The best part was being flooded with so much love from the people I had left behind. An old friend of mine from high school reached out to me. She was a foreign exchange student when I met her, and I found out that she was going to be visiting the United States soon. Another long-distance friend that I had met on Instagram reached out to me as well. We connected many years ago because we shared a similar interest in our favorite band. When I logged back on, she commented on my picture saying how she couldn’t wait until the band toured again so that we could go see them together.
When I thought that people were going to be annoyed that I left and came back out of nowhere like I was seeking attention, people welcomed me with open arms. While this may sound a little dramatic, it was a really big deal for me because the years I spent in the dark were also some of the darkest moments of my life. It felt good to be wanted and accepted back into social media society.
So, is social media good or bad?
That is a loaded question that I don’t think has a perfect answer. I think it becomes what we make of it, and in my experience, I learned how to have a healthy relationship with it by establishing a good relationship with myself first.
We can consume too much of anything. I believe that a healthy way to go about being online is through balance. Social media is a wonderful place to stay in touch with distant friends and family, meet like-minded people, and to express ourselves. But when we start comparing ourselves to others and that insecurity starts to take up a big part of our mental space, that is a good indication that it’s time to take a step back and reevaluate how we are spending our time online.
The most important connection we can have is the connection to ourselves. When we feel aligned to who we are, we can better connect with others and with the planet.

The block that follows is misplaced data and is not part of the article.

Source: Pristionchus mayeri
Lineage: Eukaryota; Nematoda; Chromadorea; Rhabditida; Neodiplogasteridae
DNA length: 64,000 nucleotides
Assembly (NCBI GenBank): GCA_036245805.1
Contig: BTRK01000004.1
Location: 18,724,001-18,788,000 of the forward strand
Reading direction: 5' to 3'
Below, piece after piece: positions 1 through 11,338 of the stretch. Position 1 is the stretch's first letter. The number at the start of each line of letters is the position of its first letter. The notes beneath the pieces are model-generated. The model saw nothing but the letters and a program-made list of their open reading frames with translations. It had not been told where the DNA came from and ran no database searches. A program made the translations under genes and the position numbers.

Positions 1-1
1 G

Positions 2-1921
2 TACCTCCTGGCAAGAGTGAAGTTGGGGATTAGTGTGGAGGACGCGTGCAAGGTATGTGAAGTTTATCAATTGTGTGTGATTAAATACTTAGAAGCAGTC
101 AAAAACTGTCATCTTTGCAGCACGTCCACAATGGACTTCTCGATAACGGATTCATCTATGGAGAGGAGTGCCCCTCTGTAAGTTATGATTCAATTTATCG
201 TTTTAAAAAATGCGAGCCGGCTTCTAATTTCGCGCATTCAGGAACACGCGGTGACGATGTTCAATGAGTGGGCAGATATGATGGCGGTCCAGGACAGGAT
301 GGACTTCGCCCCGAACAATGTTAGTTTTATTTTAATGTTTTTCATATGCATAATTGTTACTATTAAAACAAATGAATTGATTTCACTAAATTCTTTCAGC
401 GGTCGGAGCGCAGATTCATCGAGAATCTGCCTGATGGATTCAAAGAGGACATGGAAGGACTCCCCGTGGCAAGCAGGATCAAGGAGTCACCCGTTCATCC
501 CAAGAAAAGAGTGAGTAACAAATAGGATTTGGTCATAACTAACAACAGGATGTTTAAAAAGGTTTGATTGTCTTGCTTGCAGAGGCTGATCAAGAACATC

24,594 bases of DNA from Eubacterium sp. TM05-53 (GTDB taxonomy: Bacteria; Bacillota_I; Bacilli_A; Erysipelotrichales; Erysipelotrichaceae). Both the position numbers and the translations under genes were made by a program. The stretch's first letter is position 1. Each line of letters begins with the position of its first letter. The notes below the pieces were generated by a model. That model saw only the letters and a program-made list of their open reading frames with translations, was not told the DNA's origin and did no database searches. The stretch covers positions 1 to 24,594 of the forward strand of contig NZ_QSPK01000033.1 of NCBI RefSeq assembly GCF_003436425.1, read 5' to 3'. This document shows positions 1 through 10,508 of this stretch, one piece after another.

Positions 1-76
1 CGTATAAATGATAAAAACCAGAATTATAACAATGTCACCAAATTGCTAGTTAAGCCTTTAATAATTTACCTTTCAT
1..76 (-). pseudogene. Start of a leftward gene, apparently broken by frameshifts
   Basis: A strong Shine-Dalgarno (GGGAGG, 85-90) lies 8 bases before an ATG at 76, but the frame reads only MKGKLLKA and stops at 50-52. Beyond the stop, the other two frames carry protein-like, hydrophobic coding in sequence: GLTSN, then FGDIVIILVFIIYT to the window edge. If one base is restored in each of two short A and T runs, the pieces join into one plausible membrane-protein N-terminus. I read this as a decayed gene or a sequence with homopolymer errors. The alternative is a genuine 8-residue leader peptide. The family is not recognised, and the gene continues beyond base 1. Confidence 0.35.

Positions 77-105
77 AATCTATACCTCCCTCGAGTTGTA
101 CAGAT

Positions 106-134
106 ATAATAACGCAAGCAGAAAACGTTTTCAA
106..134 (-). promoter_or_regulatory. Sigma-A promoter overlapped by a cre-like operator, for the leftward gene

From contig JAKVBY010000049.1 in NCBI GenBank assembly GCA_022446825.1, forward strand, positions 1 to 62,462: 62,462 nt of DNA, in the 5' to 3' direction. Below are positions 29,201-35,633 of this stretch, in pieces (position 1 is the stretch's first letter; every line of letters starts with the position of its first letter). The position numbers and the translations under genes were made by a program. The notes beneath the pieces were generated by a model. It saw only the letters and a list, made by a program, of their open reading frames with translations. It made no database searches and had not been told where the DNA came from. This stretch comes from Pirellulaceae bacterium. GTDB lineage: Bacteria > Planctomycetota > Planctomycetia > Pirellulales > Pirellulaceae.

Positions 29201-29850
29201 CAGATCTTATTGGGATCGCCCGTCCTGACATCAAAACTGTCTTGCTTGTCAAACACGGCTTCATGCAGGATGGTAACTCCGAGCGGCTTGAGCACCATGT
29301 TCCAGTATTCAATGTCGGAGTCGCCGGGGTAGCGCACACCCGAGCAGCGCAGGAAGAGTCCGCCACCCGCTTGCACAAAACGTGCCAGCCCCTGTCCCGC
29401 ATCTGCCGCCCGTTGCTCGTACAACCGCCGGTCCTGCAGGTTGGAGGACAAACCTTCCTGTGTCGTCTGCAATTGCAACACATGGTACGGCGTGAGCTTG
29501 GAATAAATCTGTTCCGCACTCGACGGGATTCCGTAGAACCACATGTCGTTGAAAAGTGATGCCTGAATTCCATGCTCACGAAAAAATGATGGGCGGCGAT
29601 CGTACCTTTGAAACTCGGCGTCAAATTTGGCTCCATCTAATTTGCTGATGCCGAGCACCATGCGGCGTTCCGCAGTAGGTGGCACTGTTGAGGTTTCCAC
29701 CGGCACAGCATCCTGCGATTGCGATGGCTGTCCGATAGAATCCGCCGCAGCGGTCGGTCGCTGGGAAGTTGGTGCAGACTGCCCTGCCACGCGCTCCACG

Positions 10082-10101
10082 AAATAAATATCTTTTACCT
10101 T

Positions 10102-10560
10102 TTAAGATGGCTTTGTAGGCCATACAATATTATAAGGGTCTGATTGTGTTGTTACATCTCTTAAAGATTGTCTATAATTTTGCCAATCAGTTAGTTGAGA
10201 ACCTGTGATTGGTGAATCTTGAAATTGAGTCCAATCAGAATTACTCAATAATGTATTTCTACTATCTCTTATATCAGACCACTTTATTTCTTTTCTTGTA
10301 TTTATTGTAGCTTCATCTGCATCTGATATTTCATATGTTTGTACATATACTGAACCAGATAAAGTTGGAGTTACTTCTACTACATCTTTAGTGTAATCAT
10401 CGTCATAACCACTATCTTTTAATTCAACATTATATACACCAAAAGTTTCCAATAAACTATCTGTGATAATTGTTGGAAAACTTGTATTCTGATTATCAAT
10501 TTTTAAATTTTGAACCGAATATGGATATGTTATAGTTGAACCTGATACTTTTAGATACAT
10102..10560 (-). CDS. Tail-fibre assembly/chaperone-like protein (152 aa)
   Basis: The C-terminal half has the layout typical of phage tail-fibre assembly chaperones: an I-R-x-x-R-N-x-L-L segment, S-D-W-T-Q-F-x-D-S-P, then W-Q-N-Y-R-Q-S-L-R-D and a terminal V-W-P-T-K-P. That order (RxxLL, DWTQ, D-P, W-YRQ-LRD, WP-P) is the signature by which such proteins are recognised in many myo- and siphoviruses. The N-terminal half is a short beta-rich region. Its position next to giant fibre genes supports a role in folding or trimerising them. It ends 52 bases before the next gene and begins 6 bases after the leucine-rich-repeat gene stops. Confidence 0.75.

If you ever find yourself falling out of place, here are some reminders that you are in control of what you consume and you have the strength to reject anything that does not benefit you:
Unfollow, Block, Delete - These are all buttons that we have the power to press online. If there is media on your feed that does not serve you any longer, don’t be afraid to hit any of these. When we engage with content that inspires us and makes us feel seen and heard, we are more likely to enjoy our experience online and get something beneficial from it.
Turn Off Notifications - This one I took from The Social Dilemma (seriously, you should watch it). I know we all get that nice little rush of dopamine when our phone lights up and vibrates because someone liked our post or we got a new follower, but these are intended to keep us distracted and keep us on our phones. If we establish boundaries with these apps, we allow ourselves to be the ones in control. You don’t even have to turn off all notifications completely, because you can control what type of notifications your phone alerts you to.
Take A Break - Check in with yourself every so often. If you believe that your recent activity online has caused an increase in anxiety or it has become a distraction that is preventing you from finishing important tasks, then don't be afraid to delete the app and not engage with it for a few days or however long you need. It can be very rewarding to connect to the world around without the distraction of social media. With time away from the online world, we become grounded to the present moment.
Reflecting back, I don’t regret my long term social media hiatus. Though I may have missed some opportunities and am now left out of some cultural moments, I know that I wasn’t ready to be online. A strong value of mine is being authentic and I knew at the time that I couldn’t provide that for myself.
Ultimately, do what is best for you. You know yourself better than anyone else.
About the Author:
Born and raised in Las Vegas, Alex is currently studying English at UNLV with a concentration in creative writing. When she isn’t studying, she enjoys music, traveling, vegan/vegetarian food, and spending time with her rottweiler. She is passionate about mental health and hopes to spread awareness through her writing.